This week’s rec is a funny one. Have you ever read a review and thought ‘phwoar, that looks good’ but then had a good hard look at the book cover and title and thought “Yes but that looks like it’s going to be wall to wall erotica”? Yes, that’s what happened here.
The Naked Hero: The Journey Away by J K Brighton has all the trappings – broody looking nude with tats on the front, the word ‘naked’ in the title, a blurb that suggests all kinds of saucy goings on. I bought the book due to the reviews – Becky Condit and The Novel Approach – but put off reading it because I honestly didn’t expect to enjoy it that much. I can read a book without enjoying it and still be able to see what a cracking narrative it is. In this case I was expecting top notch writing with lots of angsty romance, plentiful sex scenes, and hardly any tennis.
Well how wrong I was!
The Naked Hero is about the challenges faced by a Lewis MacLeod, star of Scottish tennis, who won the Male Singles title at Wimbledon 2 years before. Handsome, tattooed, aggressively talented, Lewis came out in his speech while accepting his trophy. Since then the pressures of the professional circuit have got to him and his career is on a very shaky footing, especially since a one night stand led to an explicit exposé in a muck raking Australian newspaper. With sponsors pulling out and the tennis authorities accusing him of bringing the game into disrepute Lewis has to juggle his drive to succeed with his desire for a proper relationship.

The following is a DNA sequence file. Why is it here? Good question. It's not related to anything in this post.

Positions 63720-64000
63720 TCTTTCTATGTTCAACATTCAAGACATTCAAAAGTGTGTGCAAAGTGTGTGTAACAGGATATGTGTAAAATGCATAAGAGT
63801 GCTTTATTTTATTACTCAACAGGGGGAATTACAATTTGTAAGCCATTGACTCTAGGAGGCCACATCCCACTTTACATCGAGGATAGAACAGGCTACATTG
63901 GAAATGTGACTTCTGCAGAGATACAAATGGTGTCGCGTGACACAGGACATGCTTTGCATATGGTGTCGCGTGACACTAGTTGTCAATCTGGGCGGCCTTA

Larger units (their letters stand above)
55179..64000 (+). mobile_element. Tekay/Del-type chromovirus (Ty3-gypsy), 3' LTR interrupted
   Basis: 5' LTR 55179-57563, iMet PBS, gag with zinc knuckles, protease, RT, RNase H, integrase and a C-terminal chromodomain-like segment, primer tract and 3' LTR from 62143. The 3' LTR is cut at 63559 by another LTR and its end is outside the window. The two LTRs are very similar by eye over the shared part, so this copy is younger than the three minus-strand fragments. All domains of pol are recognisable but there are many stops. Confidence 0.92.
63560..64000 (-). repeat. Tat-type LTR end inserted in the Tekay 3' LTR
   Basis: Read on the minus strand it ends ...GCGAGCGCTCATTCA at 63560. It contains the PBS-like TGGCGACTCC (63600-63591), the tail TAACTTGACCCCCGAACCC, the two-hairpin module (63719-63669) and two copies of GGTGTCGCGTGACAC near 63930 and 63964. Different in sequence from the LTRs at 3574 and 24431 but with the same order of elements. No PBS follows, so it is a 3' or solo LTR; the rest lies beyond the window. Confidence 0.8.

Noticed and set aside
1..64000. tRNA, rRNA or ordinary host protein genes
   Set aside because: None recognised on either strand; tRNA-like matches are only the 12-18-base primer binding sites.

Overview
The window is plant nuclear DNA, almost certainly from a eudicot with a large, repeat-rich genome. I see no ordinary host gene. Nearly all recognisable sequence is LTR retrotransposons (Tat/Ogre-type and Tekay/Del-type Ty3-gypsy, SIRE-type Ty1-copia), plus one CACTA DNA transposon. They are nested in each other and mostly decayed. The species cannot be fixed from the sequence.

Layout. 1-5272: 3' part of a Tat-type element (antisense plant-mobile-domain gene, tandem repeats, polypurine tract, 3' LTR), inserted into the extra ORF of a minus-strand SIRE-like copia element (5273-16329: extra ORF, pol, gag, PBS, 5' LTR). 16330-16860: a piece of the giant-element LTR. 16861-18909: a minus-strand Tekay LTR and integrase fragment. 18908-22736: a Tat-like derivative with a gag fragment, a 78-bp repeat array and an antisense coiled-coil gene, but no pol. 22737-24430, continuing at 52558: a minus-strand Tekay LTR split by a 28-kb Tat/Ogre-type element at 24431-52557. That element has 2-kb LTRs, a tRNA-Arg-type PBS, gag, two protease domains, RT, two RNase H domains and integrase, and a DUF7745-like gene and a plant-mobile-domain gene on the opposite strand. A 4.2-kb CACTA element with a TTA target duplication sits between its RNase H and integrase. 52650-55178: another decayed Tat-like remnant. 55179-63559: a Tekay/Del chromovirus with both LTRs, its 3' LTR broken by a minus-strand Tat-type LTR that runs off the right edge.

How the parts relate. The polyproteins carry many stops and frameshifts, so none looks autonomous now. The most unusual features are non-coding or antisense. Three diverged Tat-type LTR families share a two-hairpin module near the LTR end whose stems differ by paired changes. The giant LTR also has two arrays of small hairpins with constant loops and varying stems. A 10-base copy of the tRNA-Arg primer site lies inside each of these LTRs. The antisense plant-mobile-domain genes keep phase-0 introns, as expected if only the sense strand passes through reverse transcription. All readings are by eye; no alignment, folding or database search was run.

There are two possible candidates for the ‘perfect man’ Lewis wants in his life. Lee is a male model who runs his own agency, providing escorts and eye candy. He is polished, almost as driven to succeed as Lewis, sexually rapacious and on the make. Scott is Lewis’s hero. Too old for the pro tennis circuit, he is working as a commentator for an American tv station.
The book details the pressures brought to bear on Lewis over the weeks running up to the Australian Open, the extremes of physical and mental fitness the young player has to meet and the blows to his self esteem and well being as plans come to bits and he’s left bereft. This is far more than the angsty romance that I expected – though angst abounds. The cast of secondary characters are superb and each serves a very valid plot driven purpose. The differences between what Lee and Scott offer, and are willing to offer, add to the tension. And finally, the biggest shock of all, there’s no on page sex. I’m assuming that this is the reason for some of the poor ratings on Goodreads because the book is excellent and doesn’t suffer at all from the lack of explicit rumpy pumpy.
Book 2 – The Journey Home is already available and I’m looking forward to reading it.